The sunset of the Protect America Act (PAA) does not put America at greater risk. Despite claims that have been made, surveillance currently occurring under the PAA is authorized for up to a year. New surveillance requests can be filed through current FISA law. As you have stated, “Unlike last summer, there is no backlog of cases to slow down getting surveillance approvals from the FISA court. We’re caught up to all of it now.” As court orders are received, telecom companies are required to comply. Also, existing NSA authority allows surveillance to be conducted abroad on any known or suspected terrorist without a warrant. It is unclear to us that the immunity debate will affect our surveillance capabilities.
You stated on Fox News Sunday February 17 “the entire issue here is liability protection for the carriers” and that with the expiration of the Protect America Act, the telecom companies “are less inclined to help us.” As mentioned above, the authorizations of surveillance under the sunset PAA still run for a year and they provide clear legal protection to any cooperating communications carrier. For new targets that are somehow not covered by the existing authorizations, the FISA court can issue an order, which the telecom companies are legally obliged to follow. Telecommunications companies will continue to cooperate with lawful government requests, particularly since FISA orders legally compel cooperation with the government. Again, it is unclear to us that the immunity debate will affect our surveillance capabilities.
The intelligence community currently has the tools it needs to acquire surveillance of new targets and methods of communication. As in the past, applications for new targets that are not already authorized by the broad orders already in place under the PAA can be filed through the FISA courts, including the ability to seek warrants up to 72 hours retroactively. Despite this fact, the President claimed on February 16 that as a result of PAA not being extended by Congress “the Attorney General and the Director of National Intelligence will be stripped of their power to authorize new surveillance against terrorist threats abroad.” It remains unclear-in light of the law-how the President believes surveillance capabilities have changed.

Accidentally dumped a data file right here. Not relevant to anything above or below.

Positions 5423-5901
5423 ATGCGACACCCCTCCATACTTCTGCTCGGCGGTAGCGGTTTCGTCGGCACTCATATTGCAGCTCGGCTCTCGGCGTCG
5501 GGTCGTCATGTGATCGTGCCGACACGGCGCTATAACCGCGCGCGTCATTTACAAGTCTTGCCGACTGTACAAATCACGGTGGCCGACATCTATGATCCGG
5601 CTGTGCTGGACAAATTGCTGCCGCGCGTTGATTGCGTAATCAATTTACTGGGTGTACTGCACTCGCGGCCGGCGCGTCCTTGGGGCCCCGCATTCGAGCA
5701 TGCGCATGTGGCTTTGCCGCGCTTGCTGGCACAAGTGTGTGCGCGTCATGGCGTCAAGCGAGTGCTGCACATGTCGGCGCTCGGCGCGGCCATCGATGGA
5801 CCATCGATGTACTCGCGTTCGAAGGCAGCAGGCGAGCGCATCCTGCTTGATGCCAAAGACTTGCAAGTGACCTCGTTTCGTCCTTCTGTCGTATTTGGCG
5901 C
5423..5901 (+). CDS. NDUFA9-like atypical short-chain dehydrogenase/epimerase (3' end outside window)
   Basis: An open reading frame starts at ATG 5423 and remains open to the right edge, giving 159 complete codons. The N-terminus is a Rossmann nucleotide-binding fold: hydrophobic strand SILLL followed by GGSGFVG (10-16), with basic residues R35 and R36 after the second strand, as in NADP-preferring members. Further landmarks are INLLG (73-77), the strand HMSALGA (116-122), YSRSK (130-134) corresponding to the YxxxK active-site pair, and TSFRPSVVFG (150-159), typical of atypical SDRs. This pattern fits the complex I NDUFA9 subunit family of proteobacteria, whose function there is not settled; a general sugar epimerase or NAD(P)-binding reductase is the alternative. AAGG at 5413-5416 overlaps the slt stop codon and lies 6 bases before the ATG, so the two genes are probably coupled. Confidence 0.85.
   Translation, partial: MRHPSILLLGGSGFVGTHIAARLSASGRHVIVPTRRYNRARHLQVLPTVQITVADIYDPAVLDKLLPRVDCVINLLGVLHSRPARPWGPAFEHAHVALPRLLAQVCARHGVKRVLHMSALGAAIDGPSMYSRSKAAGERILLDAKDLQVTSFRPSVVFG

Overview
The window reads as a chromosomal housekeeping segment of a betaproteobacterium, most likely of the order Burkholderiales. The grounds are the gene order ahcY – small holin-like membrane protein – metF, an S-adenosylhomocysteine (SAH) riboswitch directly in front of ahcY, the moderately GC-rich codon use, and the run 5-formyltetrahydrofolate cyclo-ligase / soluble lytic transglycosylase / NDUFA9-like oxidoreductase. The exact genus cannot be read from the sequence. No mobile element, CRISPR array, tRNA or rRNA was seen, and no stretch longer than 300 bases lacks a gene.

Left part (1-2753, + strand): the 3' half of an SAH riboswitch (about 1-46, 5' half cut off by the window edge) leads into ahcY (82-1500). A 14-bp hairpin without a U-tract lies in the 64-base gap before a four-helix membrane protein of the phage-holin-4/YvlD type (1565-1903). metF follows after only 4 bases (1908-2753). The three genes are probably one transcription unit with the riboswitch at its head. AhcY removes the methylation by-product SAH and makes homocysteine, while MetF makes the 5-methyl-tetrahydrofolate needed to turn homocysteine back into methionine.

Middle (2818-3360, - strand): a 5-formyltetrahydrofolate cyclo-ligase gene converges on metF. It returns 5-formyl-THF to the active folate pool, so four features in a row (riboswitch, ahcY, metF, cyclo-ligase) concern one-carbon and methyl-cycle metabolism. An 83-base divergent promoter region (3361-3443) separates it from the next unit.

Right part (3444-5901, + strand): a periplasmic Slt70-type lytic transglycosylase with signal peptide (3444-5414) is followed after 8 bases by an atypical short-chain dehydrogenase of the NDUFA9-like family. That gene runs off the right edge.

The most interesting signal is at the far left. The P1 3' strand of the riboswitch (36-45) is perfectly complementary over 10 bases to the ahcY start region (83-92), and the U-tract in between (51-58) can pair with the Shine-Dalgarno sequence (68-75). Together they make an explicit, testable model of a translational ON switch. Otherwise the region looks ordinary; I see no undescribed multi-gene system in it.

Both the House and Senate have legislatively revisited FISA whenever requested by the Executive Branch and have diligently engaged in oversight of the process. In fact, FISA has been modernized nearly a dozen times since 9/11. The Administration has made it clear it believes this entire debate hinges on liability protection. As previously stated, it is unclear that liability protection would significantly improve our surveillance capabilities. It is wrong to make this one issue an immovable impediment to Congress passing strong legislation to protect the American people.
Then as now, what remains paramount is that differences in any legislation be amicably and methodically reconciled in order to ensure our intelligence community has the tools it needs to monitor those who seek to harm us without upending civil liberties. It is the duty of the Executive Branch to inform this process. America’s security cannot be captive to partisan bickering and distortions.
It is our hope that as this debate moves forward, your comments and clarity on this issue will best represent the men and women who employ these tools every day to keep America safe.
We appreciate your leadership and your consideration of our views.
RICHARD A. CLARKE